Japan meets the Pacific Northwest in a signature dish by Blair Rasmussen, executive chef at the Vancouver Convention Centre. He is lauded for his use of local ingredients, and infusing as much of the city into his menus as he can. In his maple-seared sablefish with wasabi foam, his international travels seamlessly blend with the local region’s flavors.
“Sablefish is very, very rich,” he said of the main ingredient, which also goes by the name black cod. “It lives in very cold waters, so it has a high fat content. It’s also known by the name butterfish—just to highlight how rich it is.”
Rasmussen uses sablefish (which is purchased from a sustainable fishery) in a variety of ways, but recommends it for intimate receptions. For this particular preparation, he was inspired by Japanese misoyaki and robata preparations. “I wanted to make the dish my own and, for me, this dish is very emblematic of the West Coast and essential Vancouver,” he said. “It’s a regional fish that I thought to marinate with a little maple syrup marinade, which is of course very Canadian.”
The syrup becomes caramelized so that diners benefit from the aroma more than the sweetness. “There’s a huge Asian influence on Vancouver,” he added. “So again, going back to the Japanese fusion origin of the recipe, I thought to pair it with wasabi foam. It’s cream with wasabi (we use fresh wasabi root), lime juice, some sea salt and a little bit of honey to achieve the right balance. By putting the cream with the sablefish, it’s a lovely richness with richness, adding another level of aroma. And the final component is a little potato gaufrette, … a crispy little note again to highlight the Asian aesthetic and texture.”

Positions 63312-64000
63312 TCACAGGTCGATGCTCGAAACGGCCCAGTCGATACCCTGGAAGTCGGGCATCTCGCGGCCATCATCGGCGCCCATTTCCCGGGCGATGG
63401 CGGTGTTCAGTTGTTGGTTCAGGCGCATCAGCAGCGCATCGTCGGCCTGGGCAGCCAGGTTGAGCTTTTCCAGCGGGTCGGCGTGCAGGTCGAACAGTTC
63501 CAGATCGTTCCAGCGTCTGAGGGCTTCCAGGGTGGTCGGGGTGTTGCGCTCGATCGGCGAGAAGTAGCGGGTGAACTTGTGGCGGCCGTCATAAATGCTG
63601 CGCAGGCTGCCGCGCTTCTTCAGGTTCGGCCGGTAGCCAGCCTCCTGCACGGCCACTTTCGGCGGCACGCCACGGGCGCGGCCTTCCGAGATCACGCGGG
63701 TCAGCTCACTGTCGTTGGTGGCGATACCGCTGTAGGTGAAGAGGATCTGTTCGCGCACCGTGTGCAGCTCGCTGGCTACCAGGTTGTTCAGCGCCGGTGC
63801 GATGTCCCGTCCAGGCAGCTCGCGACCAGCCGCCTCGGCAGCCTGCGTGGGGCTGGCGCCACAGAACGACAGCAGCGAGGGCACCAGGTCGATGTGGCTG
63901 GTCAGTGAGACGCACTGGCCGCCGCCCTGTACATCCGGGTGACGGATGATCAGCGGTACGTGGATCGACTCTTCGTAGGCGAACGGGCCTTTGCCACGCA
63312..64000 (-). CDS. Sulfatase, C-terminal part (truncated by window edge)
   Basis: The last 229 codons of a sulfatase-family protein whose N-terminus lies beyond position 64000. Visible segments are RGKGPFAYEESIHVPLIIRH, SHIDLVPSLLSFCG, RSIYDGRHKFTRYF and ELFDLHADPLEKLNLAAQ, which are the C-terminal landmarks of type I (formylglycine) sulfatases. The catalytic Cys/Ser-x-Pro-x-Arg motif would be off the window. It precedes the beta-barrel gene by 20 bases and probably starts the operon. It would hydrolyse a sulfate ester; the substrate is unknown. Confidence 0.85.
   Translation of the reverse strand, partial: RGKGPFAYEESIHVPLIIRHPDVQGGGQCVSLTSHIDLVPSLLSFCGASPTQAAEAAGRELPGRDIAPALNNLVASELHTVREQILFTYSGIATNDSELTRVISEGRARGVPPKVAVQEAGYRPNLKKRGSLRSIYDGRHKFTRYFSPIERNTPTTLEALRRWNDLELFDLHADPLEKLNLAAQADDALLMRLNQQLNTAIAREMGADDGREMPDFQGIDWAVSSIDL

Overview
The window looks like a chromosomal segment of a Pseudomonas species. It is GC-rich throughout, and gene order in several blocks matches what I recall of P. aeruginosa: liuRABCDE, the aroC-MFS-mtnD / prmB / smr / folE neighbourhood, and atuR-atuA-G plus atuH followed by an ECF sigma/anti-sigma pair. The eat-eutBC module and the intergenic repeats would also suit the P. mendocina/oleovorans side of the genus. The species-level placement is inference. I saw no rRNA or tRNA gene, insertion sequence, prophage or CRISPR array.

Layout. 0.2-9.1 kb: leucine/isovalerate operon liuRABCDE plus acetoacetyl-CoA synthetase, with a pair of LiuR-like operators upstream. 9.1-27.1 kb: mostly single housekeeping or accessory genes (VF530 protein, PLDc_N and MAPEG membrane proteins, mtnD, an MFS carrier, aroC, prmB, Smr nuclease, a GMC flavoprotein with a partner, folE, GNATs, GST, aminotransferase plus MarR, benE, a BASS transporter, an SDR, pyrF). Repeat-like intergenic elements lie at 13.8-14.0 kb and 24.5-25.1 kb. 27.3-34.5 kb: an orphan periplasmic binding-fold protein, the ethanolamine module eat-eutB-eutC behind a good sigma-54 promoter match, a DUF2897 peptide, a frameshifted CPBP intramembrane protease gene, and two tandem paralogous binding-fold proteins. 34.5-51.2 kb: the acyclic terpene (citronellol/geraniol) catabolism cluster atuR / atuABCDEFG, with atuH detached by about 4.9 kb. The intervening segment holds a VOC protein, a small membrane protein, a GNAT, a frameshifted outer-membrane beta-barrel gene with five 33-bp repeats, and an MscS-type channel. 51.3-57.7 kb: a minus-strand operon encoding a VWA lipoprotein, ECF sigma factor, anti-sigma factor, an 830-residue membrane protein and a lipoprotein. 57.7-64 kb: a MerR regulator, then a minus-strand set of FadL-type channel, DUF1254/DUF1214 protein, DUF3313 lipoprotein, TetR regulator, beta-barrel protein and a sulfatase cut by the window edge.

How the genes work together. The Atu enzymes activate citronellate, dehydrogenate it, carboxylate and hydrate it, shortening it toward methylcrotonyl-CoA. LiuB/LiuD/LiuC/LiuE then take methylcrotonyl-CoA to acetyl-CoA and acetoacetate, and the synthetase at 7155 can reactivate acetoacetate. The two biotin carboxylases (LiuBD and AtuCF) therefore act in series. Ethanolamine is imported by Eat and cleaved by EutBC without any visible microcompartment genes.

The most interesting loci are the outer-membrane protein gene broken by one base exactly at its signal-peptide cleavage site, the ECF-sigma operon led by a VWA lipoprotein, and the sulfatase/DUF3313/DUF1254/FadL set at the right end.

Executive Chef Blair Rasmussen
Vancouver Convention Centre
“I don’t like to add up the years anymore,” joked Blair Rasmussen, of the time he’s been with the Vancouver Convention Centre. The Vancouver-born chef has worked at the venue since 1987 and has served as executive chef for the past 22 years, a rare amount of time in an industry where chefs seem to change as often as menus. But for Rasmussen, the job never gets old. “The travel I’ve been doing, the promotional work over the years has been really wonderful, so I’m not just stuck in the same kitchen. We also expanded and have a whole new kitchen. …. There’s always something new and interesting.”
Before coming to the convention center, Rasmussen held senior positions at the Hyatt Regency and Méridien Hotel. Now, he prides himself on leading a “scratch” kitchen with locally grown, caught and raised food products. In 2012, he was inducted into the BC Restaurant Hall of Fame and, in 2015, Professional Convention Management Association’s Convene magazine awarded the center with Best in Show honors for food and beverage.